US10063649B2 (en) * 2015-12-29 2018-08-28 Ca, Inc. Data translation using a proxy service
US9413826B1 (en) 2016-01-11 2016-08-09 International Business Machines Corporation Concurrent file and object protocol access using space-efficient cloning
US10380364B2 (en) 2016-03-30 2019-08-13 International Business Machines Corporation Unified file and object storage architecture for clustered file systems
US20170344602A1 (en) * 2016-05-24 2017-11-30 Joan Hada System and method for abstracted and fragmented data retrieval
US20180196832A1 (en) * 2017-01-06 2018-07-12 Oracle International Corporation Cloud migration of file system data hierarchies
US10289315B2 (en) 2017-03-27 2019-05-14 Western Digital Technologies, Inc. Managing I/O operations of large data objects in a cache memory device by dividing into chunks
US10379908B2 (en) 2017-05-30 2019-08-13 Red Hat, Inc. Merging scaled-down container clusters using vitality metrics

Family Cites Families (24)

* Cited by examiner, † Cited by third party
Publication number Priority date Publication date Assignee Title
US7266645B2 (en) 2003-02-18 2007-09-04 Intel Corporation Reducing communication for reads and updates in distributed object systems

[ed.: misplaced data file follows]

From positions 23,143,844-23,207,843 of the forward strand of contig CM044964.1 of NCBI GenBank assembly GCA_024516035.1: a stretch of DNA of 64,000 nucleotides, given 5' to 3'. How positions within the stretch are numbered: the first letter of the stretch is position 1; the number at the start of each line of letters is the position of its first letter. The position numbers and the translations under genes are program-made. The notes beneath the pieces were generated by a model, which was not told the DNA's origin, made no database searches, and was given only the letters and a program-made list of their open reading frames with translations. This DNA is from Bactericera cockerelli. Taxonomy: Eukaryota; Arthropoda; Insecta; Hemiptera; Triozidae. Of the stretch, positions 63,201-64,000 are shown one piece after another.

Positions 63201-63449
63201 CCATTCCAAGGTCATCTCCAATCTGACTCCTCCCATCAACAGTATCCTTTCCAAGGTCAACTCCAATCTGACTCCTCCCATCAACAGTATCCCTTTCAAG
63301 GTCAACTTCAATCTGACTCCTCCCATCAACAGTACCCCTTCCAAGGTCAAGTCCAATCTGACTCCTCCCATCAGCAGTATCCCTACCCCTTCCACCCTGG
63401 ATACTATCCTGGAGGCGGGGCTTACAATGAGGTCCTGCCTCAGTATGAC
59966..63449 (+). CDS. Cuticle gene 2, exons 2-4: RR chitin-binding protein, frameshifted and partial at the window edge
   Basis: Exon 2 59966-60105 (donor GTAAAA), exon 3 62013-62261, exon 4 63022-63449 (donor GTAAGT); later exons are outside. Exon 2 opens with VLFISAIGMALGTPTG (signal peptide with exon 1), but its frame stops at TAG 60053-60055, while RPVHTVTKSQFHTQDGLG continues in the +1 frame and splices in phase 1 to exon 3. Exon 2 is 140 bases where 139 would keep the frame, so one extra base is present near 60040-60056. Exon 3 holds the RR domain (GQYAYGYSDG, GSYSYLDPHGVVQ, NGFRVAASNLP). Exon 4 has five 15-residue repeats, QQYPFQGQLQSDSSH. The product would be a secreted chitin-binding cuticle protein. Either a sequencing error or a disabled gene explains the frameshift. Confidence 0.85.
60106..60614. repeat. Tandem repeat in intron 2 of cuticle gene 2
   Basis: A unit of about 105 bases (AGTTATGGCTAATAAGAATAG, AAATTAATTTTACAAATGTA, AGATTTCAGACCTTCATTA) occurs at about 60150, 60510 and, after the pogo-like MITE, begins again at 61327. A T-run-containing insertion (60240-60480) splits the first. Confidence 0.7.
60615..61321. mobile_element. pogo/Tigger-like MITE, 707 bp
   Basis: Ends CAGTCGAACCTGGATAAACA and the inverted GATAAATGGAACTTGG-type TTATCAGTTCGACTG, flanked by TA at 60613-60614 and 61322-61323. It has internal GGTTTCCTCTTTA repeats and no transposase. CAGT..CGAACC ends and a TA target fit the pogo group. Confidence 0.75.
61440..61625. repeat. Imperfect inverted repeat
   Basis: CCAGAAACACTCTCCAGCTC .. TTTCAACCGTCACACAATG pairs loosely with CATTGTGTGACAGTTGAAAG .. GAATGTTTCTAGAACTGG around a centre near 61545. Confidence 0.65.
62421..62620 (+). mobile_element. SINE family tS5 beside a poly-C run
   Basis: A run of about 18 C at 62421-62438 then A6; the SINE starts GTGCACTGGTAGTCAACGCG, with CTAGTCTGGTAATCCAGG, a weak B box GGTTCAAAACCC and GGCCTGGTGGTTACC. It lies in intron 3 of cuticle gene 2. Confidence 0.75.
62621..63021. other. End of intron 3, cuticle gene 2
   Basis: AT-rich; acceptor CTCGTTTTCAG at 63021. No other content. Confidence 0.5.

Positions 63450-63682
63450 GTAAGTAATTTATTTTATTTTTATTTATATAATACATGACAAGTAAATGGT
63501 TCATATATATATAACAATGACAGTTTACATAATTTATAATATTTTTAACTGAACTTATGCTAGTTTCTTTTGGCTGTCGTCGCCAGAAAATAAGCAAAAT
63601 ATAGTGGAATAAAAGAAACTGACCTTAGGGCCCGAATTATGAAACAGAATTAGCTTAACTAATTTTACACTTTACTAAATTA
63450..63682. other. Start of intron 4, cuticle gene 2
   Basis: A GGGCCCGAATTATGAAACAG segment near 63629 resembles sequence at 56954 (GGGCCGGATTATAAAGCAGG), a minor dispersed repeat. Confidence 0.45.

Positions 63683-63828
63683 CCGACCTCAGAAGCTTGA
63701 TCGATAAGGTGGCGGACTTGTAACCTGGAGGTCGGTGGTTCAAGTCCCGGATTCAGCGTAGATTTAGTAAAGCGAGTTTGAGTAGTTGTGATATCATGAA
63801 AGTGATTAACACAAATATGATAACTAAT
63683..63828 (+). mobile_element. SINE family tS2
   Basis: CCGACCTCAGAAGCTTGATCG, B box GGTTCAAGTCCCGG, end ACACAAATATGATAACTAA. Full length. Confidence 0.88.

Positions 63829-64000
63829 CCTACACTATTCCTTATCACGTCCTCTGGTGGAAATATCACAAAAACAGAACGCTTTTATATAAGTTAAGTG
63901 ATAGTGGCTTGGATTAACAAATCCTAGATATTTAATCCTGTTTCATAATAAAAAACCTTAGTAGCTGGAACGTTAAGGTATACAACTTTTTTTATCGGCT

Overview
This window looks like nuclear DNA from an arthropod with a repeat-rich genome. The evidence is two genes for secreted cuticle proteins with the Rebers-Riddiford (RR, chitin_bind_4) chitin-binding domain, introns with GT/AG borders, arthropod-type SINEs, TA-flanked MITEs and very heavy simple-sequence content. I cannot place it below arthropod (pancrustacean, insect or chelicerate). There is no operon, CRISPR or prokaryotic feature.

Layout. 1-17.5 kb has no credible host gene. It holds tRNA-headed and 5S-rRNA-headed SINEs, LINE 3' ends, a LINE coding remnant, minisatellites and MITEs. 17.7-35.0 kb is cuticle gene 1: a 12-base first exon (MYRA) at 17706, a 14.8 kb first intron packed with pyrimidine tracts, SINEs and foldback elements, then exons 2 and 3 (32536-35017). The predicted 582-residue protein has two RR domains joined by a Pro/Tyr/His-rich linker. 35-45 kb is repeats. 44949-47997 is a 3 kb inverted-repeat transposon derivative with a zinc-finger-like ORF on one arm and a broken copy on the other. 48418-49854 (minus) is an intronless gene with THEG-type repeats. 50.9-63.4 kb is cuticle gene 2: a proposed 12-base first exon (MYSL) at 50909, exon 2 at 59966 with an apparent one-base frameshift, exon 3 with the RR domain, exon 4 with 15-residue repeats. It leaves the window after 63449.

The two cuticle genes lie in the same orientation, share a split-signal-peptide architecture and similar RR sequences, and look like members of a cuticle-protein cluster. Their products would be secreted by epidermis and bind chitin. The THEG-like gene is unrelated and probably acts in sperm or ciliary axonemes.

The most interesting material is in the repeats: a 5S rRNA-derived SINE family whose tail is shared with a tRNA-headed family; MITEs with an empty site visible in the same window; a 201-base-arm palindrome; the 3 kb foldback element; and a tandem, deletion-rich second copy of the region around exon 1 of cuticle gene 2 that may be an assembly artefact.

US7685128B2 (en) 2004-06-10 2010-03-23 International Business Machines Corporation Remote access agent for caching in a SAN file system
US7840618B2 (en) 2006-01-03 2010-11-23 Nec Laboratories America, Inc. Wide area networked file system
US20080005175A1 (en) 2006-06-01 2008-01-03 Adrian Bourke Content description system
US7480782B2 (en) 2006-06-14 2009-01-20 Sun Microsystems, Inc. Reference-updating using per-chunk referenced-address ranges in a compacting garbage collector
US8185715B1 (en) 2007-03-30 2012-05-22 Qlogic, Corporation Method and system for managing metadata in storage virtualization environment
US8392370B1 (en) 2008-03-28 2013-03-05 Emc Corporation Managing data on data storage systems
US8086799B2 (en) 2008-08-12 2011-12-27 Netapp, Inc. Scalable deduplication of stored data
US8566362B2 (en) 2009-01-23 2013-10-22 Nasuni Corporation Method and system for versioned file system using structured data representations
US8762642B2 (en) 2009-01-30 2014-06-24 Twinstrata Inc System and method for secure and reliable multi-cloud data replication
US9165154B2 (en) 2009-02-16 2015-10-20 Microsoft Technology Licensing, Llc Trusted cloud computing and services framework
US8171202B2 (en) 2009-04-21 2012-05-01 Google Inc. Asynchronous distributed object uploading for replicated content addressable storage clusters
US8478799B2 (en) 2009-06-26 2013-07-02 Simplivity Corporation Namespace file system accessing an object store
US20100333116A1 (en) 2009-06-30 2010-12-30 Anand Prahlad Cloud gateway system for managing data storage to cloud storage sites
US8453257B2 (en) 2009-08-14 2013-05-28 International Business Machines Corporation Approach for securing distributed deduplication software